District Administration December2017 - 47
BY ELEANOR CHUTE
Understanding the condition-and intervening early
and often-gives students better chance of success
ducators know that most dyslexic students will need
interventions and accommodations throughout
school, but best practices continue to evolve as more
is learned about this reading disability.
Addressing dyslexia should start with universal screening in
kindergarten or first grade, if not sooner, says Marilyn Zecher, a
language therapist who provides PD with the Atlantic Seaboard
Dyslexia Education Center in Maryland. "If we use a wait-tofail model and we don't flag students until third grade, they're
already three years behind," Zecher says.
When help isn't provided, gaps in vocabulary and background knowledge grow because a student does little reading,
which results in a need for intensive and explicit instruction in
the structure of language as the student ages, says Louisa Moats,
a consultant who's chairing the rewrite of the International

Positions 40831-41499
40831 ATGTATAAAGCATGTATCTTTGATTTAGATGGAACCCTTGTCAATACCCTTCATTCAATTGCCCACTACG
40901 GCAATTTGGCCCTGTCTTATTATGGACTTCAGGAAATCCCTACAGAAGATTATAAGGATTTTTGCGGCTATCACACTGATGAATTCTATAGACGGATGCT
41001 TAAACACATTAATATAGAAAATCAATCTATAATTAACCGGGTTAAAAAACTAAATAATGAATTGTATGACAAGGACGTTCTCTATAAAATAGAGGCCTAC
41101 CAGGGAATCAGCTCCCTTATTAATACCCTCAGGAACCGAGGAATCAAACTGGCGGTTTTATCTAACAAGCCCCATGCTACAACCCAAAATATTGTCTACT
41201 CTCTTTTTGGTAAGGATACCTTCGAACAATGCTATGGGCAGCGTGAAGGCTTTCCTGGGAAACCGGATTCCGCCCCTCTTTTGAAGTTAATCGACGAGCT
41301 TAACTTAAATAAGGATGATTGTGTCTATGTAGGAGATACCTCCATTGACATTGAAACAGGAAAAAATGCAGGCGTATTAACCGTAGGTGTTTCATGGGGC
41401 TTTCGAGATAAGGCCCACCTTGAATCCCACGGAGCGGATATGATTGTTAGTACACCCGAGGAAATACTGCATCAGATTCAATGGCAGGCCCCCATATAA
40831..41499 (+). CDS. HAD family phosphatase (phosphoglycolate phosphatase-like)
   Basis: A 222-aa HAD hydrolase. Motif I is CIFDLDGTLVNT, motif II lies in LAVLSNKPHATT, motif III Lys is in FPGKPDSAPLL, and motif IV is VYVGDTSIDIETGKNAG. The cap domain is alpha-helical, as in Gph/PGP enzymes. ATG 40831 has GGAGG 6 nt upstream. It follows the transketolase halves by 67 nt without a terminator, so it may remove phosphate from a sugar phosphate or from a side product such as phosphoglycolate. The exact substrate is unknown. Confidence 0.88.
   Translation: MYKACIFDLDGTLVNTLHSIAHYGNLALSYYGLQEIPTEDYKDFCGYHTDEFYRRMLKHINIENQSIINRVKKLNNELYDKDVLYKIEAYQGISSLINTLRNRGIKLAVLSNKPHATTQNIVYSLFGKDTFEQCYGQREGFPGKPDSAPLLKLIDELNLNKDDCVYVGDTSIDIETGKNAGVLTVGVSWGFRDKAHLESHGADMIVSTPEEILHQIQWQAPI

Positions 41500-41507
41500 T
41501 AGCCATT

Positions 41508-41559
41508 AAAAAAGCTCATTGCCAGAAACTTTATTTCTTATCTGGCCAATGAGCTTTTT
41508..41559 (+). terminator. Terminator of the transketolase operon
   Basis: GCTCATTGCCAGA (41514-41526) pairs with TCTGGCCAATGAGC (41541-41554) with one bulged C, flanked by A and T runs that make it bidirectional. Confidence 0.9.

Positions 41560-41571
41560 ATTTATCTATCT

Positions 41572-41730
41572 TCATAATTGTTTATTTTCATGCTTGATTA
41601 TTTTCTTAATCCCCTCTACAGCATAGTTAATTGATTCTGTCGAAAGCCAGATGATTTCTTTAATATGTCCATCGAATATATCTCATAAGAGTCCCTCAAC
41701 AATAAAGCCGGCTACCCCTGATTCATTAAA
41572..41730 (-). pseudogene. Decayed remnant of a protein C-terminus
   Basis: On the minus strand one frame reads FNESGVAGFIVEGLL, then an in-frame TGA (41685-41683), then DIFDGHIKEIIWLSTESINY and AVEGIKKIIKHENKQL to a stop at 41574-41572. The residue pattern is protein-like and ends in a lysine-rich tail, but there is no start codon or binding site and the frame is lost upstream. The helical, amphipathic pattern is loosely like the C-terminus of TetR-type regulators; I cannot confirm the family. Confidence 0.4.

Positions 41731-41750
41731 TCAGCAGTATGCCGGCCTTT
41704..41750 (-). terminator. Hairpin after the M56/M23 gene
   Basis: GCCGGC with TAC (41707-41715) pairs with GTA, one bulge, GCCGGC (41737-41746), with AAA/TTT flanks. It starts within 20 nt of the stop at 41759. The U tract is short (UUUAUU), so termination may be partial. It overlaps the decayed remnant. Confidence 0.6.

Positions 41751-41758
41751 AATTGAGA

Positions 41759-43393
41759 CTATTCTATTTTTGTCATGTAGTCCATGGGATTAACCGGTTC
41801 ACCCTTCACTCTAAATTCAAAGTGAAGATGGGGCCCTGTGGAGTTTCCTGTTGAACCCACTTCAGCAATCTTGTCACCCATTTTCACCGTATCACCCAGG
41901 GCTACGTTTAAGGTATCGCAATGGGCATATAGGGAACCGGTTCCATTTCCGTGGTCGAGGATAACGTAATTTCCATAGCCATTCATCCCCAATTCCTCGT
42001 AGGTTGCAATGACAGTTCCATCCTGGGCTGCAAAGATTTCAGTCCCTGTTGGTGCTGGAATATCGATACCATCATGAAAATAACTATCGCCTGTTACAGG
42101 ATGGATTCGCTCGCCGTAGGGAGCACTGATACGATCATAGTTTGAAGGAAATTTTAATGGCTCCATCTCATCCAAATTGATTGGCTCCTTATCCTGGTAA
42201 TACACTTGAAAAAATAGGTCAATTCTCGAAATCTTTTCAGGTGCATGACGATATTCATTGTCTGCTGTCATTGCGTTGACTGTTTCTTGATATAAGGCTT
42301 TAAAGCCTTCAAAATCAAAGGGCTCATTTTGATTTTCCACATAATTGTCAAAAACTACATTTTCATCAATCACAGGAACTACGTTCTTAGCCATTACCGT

Dyslexia Association's Knowledge and Practice Standards for
Teachers of Reading.
"In kindergarten, if you do a half-hour a day of intensive
instruction, that can have a very beneficial effect," Moats says.
"In first grade, it might be 45 minutes but in second and third
grade, it's more like an hour. Beyond third grade, it's an hour
and a half to two hours."
In the general classroom, some schools are providing accommodations, such as extra time for completing assignments or
tests, opportunities to demonstrate knowledge orally, and practice using assistive technology such as audiobooks. Some students are placed in small groups where they receive explicit and
systematic instruction on the structure of language.
A delay in getting help has long-range consequences beyond
reading success, says Sally Shaywitz, a professor of learning de-
December 2017 47